Reverend J. Raymond Henderson personified the tensions within the Los Angeles black community’s struggle for equality during his 1941–1963 tenure as pastor of the Second Baptist Church. While Rev. Henderson advocated the patient cultivation of respectability as a means of winning white acceptance, he also adopted a militant stance toward civil rights as a leader of the local NAACP, associate of more outspoken leaders, and the voice of an internationalist outlook, but a form of militancy that seemed increasingly inadequate by the early '60s.
A Respectable Militancy: Reverend J. Raymond Henderson and the Civil Rights Struggle in Los Angeles, 1941–1963
David Neumann earned a PhD in History from the University of Southern California as a Provost's Fellow. His research focuses on twentieth-century American religion, particularly in Southern California. His book, Paramahansa Yogananda: Modern American Religion in a Global Age, will be published by the University of North Carolina Press in 2019. He has written articles for Religion and American Culture and The Journal of Religious History. An Assistant Professor of History Education at Cal Poly Pomona, his work emphasizes historical thinking, historical literacy, and the intersection of scholarship and pedagogy.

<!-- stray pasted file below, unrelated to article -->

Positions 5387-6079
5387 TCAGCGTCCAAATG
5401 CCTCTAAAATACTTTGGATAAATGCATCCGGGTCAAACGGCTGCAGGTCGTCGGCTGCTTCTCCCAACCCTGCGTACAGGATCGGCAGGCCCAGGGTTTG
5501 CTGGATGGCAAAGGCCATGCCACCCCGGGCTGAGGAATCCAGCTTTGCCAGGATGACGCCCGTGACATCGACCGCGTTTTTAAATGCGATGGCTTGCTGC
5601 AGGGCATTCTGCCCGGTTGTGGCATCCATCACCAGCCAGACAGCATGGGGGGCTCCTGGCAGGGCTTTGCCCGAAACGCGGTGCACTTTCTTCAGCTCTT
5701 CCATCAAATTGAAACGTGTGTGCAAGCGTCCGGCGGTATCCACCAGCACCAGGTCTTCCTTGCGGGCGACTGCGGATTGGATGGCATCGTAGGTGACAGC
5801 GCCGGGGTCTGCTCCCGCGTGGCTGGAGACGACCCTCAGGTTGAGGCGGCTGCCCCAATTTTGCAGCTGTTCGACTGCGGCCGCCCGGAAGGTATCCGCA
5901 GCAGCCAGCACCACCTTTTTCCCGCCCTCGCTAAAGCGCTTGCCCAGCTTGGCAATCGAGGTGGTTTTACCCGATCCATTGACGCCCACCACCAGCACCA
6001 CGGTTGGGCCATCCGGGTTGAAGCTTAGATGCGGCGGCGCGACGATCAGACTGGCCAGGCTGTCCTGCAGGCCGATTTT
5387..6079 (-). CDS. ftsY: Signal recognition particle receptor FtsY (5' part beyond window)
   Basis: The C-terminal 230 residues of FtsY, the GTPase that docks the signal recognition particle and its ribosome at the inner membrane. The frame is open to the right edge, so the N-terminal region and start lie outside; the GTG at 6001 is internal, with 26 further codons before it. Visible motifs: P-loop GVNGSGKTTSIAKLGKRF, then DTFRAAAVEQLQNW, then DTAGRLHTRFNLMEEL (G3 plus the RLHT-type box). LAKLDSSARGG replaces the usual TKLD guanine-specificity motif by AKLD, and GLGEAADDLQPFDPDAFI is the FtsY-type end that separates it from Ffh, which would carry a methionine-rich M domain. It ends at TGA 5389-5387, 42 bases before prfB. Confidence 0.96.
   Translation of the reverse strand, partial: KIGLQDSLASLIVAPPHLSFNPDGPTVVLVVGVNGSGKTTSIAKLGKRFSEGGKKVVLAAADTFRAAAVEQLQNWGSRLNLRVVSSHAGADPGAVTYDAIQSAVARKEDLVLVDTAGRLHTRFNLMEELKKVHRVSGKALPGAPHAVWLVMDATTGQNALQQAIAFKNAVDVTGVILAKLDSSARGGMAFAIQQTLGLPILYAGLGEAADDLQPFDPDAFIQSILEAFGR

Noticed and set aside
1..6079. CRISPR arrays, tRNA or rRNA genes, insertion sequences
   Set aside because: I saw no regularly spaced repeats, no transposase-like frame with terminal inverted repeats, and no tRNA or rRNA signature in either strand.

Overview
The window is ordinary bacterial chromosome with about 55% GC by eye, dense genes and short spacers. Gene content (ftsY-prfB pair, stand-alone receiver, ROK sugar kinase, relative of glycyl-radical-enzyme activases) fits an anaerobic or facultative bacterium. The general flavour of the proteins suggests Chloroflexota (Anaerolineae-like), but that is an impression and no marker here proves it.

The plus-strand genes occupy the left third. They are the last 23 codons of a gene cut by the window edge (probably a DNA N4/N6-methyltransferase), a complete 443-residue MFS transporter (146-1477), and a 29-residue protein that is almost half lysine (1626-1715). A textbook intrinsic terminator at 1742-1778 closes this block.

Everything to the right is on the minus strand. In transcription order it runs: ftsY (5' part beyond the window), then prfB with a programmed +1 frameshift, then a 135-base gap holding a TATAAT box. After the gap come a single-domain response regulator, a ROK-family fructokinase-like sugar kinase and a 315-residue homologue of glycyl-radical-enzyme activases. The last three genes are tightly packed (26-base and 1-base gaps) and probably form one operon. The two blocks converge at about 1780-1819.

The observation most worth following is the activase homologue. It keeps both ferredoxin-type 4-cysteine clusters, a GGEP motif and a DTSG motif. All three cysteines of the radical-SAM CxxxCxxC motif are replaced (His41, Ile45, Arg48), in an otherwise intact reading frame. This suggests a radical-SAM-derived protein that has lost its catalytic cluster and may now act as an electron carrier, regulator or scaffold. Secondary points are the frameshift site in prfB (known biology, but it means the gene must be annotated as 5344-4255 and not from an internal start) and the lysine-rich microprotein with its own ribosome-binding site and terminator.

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David J. Neumann; A Respectable Militancy: Reverend J. Raymond Henderson and the Civil Rights Struggle in Los Angeles, 1941–1963. Southern California Quarterly 1 November 2018; 100 (4): 471–504. doi: https://doi.org/10.1525/scq.2018.100.4.471
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